In 1868, young Henry Bell came to Third United Presbyterian Church’s Mission Academy School. Henry was African American and deaf. The pastor solicited Pittsburgher William Drum, who was also deaf and a graduate of the Pennsylvania Institution in Philadelphia, to teach him. This effort quickly expanded, and a school opened in September 1869.It was the first day school for deaf children in the United States.
Today, that school, the Western Pennsylvania School for the Deaf (WPSD), is in the process of gathering and displaying artifacts and documents from their nearly 150 years as educators. Western Pennsylvania Disability History and Action Consortium members recently visited to see the collection.
Chris Noschese, a Consortium steering committee member who taught at WPSD for 35 years, helped arrange the meeting. Bobby Maher, an alumnus and current school staffer, and Matthew Campion, director of institutional advancement, led a tour of the school’s museum, which they describe as a work in progress.
The Consortium is helping arrange a future visit by experts from the Heinz History Museum who can advise the school on the best ways to preserve and catalog their history.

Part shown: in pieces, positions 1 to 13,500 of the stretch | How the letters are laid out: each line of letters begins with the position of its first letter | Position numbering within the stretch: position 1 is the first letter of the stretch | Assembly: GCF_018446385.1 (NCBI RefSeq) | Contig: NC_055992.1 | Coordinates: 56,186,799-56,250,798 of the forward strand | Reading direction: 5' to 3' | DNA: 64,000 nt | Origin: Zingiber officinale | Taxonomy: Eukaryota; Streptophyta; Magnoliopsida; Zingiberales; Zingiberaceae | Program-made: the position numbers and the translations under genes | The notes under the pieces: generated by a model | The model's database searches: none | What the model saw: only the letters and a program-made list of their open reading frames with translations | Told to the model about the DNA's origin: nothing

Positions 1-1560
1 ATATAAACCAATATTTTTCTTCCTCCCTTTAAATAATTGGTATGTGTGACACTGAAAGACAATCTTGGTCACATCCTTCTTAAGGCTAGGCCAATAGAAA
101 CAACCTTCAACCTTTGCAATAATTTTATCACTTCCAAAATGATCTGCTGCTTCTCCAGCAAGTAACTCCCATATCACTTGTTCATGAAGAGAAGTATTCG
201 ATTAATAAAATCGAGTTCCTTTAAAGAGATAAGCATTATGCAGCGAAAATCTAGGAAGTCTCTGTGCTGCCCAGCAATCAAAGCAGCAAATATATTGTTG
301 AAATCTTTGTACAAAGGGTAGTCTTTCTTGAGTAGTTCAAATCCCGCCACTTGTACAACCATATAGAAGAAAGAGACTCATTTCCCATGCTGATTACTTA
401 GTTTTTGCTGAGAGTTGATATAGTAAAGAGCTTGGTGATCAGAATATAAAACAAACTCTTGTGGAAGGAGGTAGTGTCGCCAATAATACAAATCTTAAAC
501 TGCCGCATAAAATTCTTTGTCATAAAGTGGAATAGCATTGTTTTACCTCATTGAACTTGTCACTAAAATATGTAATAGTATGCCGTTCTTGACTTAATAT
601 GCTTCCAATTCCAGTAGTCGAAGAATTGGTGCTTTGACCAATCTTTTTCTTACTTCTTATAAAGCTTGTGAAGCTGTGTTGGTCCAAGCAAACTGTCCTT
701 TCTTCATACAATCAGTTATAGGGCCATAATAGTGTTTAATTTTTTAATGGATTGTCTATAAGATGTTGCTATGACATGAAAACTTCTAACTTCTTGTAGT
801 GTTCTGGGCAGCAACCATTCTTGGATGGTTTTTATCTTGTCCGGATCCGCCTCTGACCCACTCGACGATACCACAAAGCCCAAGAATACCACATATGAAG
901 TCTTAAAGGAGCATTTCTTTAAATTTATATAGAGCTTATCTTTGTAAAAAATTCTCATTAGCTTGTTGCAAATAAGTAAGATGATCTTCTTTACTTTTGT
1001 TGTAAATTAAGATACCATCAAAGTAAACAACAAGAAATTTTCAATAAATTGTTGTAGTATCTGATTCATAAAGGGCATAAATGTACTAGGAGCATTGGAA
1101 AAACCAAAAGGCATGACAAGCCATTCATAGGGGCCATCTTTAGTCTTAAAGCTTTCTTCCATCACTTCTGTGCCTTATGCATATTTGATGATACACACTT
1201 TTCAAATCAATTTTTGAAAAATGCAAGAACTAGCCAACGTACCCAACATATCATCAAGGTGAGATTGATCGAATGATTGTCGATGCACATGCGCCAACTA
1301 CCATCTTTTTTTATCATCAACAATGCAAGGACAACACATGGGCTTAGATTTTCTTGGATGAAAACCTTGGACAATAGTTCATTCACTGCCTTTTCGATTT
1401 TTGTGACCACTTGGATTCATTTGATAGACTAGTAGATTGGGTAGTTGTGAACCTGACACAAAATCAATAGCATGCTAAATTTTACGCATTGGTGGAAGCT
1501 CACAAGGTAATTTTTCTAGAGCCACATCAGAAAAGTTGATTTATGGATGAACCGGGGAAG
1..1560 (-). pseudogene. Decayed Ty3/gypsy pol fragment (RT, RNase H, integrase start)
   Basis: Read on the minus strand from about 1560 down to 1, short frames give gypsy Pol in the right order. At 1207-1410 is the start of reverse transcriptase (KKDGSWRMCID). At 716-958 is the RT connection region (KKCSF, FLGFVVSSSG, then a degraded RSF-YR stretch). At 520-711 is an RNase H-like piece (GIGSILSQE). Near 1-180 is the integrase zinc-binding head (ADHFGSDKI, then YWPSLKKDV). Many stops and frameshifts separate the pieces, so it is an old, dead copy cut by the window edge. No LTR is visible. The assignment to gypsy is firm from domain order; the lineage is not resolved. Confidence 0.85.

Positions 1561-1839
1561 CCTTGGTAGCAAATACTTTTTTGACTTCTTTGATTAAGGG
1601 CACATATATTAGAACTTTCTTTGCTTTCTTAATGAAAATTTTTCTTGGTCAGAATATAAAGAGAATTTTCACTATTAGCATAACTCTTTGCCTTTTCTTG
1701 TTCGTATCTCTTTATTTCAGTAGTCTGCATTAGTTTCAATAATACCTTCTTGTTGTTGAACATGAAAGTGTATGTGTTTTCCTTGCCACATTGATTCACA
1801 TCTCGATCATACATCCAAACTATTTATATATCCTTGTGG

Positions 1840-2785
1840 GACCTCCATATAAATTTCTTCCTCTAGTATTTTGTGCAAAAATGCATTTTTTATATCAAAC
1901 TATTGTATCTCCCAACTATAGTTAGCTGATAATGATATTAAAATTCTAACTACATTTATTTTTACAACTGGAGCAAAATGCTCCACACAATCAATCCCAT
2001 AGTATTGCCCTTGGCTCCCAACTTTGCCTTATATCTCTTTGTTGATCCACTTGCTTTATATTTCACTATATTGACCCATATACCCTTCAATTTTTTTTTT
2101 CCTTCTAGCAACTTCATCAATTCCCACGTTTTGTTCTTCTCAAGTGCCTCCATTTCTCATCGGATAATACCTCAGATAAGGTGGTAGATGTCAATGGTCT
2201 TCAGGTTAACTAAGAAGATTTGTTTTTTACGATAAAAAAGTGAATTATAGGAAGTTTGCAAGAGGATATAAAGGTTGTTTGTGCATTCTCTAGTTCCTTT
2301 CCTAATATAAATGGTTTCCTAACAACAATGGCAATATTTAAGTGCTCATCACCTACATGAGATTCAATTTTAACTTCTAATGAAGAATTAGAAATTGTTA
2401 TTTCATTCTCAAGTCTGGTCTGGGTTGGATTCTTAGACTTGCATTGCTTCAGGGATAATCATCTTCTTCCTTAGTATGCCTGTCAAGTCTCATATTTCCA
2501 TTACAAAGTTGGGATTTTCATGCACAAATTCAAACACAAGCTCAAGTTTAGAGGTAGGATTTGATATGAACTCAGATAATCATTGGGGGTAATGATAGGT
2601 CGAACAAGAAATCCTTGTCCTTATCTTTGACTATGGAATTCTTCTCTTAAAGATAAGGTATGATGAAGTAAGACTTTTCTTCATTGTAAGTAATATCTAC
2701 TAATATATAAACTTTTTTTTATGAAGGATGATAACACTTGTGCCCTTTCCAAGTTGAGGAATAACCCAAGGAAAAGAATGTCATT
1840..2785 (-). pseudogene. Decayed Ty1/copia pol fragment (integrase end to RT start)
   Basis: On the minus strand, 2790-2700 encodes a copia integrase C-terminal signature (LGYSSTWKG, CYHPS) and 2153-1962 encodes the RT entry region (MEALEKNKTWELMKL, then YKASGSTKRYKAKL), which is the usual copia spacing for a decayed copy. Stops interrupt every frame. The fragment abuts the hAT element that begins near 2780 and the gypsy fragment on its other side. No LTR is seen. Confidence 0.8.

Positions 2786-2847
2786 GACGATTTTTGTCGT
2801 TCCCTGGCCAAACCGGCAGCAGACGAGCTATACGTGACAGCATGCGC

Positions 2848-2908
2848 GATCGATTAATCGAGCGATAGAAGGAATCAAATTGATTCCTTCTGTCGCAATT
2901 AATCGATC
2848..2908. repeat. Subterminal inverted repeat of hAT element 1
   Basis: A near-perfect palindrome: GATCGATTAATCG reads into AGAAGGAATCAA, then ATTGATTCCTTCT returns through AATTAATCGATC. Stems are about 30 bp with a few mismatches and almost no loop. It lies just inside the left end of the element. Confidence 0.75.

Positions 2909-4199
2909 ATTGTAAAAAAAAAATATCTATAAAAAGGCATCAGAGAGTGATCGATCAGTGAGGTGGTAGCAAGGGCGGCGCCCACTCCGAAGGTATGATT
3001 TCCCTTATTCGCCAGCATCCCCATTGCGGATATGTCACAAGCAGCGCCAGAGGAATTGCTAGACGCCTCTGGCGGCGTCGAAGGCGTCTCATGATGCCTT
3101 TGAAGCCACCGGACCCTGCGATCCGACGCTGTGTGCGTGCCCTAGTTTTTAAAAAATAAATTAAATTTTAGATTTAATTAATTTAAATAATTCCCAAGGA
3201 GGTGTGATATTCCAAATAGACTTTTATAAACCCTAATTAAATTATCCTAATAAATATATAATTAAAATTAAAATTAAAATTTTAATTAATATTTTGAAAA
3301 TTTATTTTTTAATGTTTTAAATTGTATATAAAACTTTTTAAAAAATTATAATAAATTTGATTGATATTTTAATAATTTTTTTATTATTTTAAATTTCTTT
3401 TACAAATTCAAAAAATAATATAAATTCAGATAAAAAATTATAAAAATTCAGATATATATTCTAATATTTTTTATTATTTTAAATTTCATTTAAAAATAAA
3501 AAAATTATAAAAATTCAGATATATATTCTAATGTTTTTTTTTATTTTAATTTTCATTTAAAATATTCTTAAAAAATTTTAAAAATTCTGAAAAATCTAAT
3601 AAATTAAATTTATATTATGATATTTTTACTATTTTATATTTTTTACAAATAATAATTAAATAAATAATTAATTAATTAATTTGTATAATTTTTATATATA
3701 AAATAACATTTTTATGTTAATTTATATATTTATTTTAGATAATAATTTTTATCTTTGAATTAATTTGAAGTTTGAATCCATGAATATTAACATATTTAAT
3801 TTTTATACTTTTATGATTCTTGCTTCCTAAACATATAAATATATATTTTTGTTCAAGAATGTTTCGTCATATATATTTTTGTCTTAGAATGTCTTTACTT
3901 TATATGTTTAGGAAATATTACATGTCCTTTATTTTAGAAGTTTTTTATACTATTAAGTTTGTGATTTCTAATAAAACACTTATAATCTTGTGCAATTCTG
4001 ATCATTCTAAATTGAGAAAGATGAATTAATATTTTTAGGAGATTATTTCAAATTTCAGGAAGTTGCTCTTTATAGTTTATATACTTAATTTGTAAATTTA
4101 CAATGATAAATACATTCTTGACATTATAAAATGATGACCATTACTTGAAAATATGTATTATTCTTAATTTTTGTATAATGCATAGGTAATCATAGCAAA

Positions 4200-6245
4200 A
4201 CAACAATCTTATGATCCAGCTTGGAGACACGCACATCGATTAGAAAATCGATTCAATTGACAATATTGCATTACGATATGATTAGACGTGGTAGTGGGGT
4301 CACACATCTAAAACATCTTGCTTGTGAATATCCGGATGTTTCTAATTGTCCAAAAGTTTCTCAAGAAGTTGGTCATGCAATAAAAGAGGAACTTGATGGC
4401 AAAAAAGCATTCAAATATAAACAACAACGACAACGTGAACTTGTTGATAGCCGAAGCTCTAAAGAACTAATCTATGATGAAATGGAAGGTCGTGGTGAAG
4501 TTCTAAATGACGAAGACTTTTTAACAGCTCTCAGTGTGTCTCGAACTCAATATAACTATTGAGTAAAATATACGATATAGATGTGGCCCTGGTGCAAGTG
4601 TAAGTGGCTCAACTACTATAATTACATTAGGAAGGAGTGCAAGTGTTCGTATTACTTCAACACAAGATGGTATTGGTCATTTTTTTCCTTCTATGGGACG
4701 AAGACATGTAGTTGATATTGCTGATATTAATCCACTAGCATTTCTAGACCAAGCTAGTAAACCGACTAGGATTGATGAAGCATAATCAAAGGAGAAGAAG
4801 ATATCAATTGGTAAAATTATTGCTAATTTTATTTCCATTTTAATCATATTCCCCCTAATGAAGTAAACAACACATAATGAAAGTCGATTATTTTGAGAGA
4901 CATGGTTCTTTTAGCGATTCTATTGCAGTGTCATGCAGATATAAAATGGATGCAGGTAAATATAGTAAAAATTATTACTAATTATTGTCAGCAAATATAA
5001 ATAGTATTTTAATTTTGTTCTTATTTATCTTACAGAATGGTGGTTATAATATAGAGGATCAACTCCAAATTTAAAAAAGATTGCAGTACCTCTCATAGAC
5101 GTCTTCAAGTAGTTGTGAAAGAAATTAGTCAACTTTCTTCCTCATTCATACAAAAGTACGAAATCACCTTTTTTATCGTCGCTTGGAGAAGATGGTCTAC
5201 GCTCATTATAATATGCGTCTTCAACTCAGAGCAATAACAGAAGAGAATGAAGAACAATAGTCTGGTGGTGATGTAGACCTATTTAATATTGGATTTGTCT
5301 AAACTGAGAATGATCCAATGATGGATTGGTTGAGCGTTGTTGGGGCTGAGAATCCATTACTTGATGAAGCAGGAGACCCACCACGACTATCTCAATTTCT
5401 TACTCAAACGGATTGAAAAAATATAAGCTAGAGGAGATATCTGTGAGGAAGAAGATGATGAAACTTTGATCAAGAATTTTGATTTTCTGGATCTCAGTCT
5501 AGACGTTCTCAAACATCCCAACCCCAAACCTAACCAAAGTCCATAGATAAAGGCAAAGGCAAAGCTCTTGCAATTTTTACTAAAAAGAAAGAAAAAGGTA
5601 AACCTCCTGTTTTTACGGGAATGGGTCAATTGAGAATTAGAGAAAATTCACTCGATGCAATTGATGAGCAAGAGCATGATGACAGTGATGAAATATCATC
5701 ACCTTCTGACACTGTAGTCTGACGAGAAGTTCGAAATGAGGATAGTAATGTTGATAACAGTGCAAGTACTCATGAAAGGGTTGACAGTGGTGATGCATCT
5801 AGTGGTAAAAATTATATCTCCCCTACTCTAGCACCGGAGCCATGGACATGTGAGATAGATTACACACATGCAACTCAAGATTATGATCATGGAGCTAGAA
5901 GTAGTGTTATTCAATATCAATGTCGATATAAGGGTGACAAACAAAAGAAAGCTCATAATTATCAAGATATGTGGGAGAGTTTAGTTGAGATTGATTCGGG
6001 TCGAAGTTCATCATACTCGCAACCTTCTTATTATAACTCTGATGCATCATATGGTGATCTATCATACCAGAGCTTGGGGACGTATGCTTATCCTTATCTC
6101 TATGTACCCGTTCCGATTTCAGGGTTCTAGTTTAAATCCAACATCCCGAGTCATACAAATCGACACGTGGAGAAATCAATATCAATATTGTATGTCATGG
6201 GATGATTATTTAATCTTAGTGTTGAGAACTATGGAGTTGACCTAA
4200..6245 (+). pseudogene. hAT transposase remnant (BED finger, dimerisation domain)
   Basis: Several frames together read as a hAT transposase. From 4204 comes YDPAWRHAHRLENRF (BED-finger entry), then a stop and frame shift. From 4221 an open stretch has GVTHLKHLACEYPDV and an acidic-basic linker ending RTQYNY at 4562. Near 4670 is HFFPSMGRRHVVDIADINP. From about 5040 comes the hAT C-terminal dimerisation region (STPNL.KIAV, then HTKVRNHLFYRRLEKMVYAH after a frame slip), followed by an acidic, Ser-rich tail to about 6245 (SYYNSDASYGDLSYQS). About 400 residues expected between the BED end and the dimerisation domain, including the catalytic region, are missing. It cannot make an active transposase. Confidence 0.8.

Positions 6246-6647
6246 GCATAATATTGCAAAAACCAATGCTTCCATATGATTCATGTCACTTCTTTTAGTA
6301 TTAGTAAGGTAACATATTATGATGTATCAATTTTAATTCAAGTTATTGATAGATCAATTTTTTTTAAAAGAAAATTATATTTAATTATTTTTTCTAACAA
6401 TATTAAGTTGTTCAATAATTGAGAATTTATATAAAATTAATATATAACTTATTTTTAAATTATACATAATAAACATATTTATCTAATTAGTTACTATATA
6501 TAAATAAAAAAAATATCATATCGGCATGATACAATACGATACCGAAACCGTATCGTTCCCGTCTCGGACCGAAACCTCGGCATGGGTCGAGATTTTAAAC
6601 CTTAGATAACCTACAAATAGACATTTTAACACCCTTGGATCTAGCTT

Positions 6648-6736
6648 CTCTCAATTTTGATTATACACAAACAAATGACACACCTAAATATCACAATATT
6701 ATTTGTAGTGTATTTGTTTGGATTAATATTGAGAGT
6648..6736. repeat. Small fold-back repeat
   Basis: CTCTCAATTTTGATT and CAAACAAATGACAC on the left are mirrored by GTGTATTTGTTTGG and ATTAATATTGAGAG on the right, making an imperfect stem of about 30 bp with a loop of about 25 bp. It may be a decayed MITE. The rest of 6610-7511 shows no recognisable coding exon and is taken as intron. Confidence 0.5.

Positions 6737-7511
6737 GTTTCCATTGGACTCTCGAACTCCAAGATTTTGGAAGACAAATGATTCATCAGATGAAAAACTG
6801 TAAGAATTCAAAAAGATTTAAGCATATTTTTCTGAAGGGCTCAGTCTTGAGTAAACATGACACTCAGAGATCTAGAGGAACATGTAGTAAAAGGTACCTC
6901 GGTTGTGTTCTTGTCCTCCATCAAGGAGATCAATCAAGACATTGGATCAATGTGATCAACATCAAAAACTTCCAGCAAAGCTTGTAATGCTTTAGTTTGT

A Pictorial History of the Western Pennsylvania School for the Deaf includes a 1901 quote by an editor the school newspaper, The Western Pennsylvanian:
“…current issues may seem to contain little that is of interest because it is simply a record of everyday life in school and nearly or quite all the ‘news’ is known before it is published…. the paper is the history of the school and in years to come it will be valuable.”
Clearly, WPSD already had a sense of the importance of preserving history. The school is working today to create an in-house museum, including technology used over the years, dorm-room furniture, toys, sports equipment, clothing, and more, along with photographic displays of the school’s buildings and other history. The school also has extensive photo and publication archives.
A few facts:
- Established in 1869, the school moved several times before settling at its current location in Edgewood in 1884.
- In 1899, the school’s main building burned down. It was rebuilt by 1902, and still serves as the school’s main building.
- The school began as a day school, but later added residential students. Today, about 40 percent of the school’s 180 students are residential.
- A full-service printing operation provides services to internal and external clients while also providing educational and employment opportunities. A well-equipped broadcast studio is used by students to generate a school news show and other programming.
The Consortium looks forward to supporting WPSD as they plan for their 150th anniversary in 2019.
- A Pictorial History of the Western Pennsylvania School for the Deaf
- Western Pennsylvania School for the Deaf